Sometimes I will offer an alternative way to calculate the numbers, and sometimes I won’t. That is up to the attorney when he/she defines the scope of my work.

17 May

Accountants and Family Law Cases

Family law cases involving complex financial issues often require the assistance of a financial expert for the following issues:

  • Preparing a financial disclosure, including creating a marital balance sheet
  • Comparing balance sheets from period-to-period to evaluate changes in assets and liabilities
  • Analyzing financial disclosures or affidavits prepared by the spouses
  • Calculating the historical income of the spouses
  • Determining income (or the ability to pay) in order to calculate support
  • Determining the standard of living (or the need for support)
  • Valuing business entities or other assets (such as real estate, pensions, and the like)
  • Identifying assets and determining whether they are non-marital (separate) or subject to division (marital or community)
  • Tracing and finding funds or other assets
  • Analyzing claims of dissipation, wasteful spending, or fraudulent conveyance
  • Evaluating the income tax impact of various scenarios
  • Assessing the work of an opposing financial expert
  • Other litigation assistance, such as assistance with drafting discovery demands and interrogatories or preparing for the depositions of individuals with financial information

In addition to these financial issues, an accounting expert could also play the following roles in family law cases:

  • Assisting with settlement activities, evaluating the financial impact of a settlement offer, making certain calculations, and giving opinions on various settlement scenarios.
  • Mediating a divorce case with financial issues to help the parties reach a settlement.
  • Acting as a neutral expert in the divorce, providing an objective opinion on financial matters. The parties may agree together on the financial neutral, or the court may appoint the accountant.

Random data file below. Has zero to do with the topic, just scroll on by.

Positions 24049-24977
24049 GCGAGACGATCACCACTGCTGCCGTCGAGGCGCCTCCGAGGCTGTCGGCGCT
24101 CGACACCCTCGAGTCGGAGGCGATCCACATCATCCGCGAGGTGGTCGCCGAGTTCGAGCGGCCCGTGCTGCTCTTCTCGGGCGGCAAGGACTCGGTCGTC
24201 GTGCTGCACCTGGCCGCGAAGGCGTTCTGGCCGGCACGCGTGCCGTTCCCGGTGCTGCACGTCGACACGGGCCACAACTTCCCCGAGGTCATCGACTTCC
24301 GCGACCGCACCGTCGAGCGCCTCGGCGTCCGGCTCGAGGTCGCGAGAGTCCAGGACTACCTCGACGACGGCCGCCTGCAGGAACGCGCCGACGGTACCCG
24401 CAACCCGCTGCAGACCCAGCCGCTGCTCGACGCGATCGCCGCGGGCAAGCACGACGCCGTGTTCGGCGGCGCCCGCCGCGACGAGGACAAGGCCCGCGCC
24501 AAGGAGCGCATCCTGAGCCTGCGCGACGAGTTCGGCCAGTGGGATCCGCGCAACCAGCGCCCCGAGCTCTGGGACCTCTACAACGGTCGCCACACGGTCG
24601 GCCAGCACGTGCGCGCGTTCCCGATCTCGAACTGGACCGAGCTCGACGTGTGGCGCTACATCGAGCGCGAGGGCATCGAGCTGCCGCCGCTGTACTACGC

• Participating in post-court activity, aiding in the evaluation of financial disputes, including things like allegations of fraud during the divorce process or motions for modification of support.

 

30 Apr

Why Hire a Forensic Accountant in a Family Law Case?

Some family law attorneys are reluctant to retain forensic accountants in their cases. Money may be a factor, but sometimes the need for an outside expert is not clear. While law firms may have paralegals or attorneys on staff who are very knowledgeable about financial issues, the outside forensic accountant offers several advantages:

  1. Experience in financial investigations means the work can be completed quicker and more efficiently. The results are often presented better since experts present their results in court and are used to making things understandable for non-accountants.
  2. An outside expert can testify, while law firm personnel cannot. Even though the family lawyer might not intend for the case to go to trial, it is always a possibility, and therefore it pays to have a financial professional who could testify if necessary.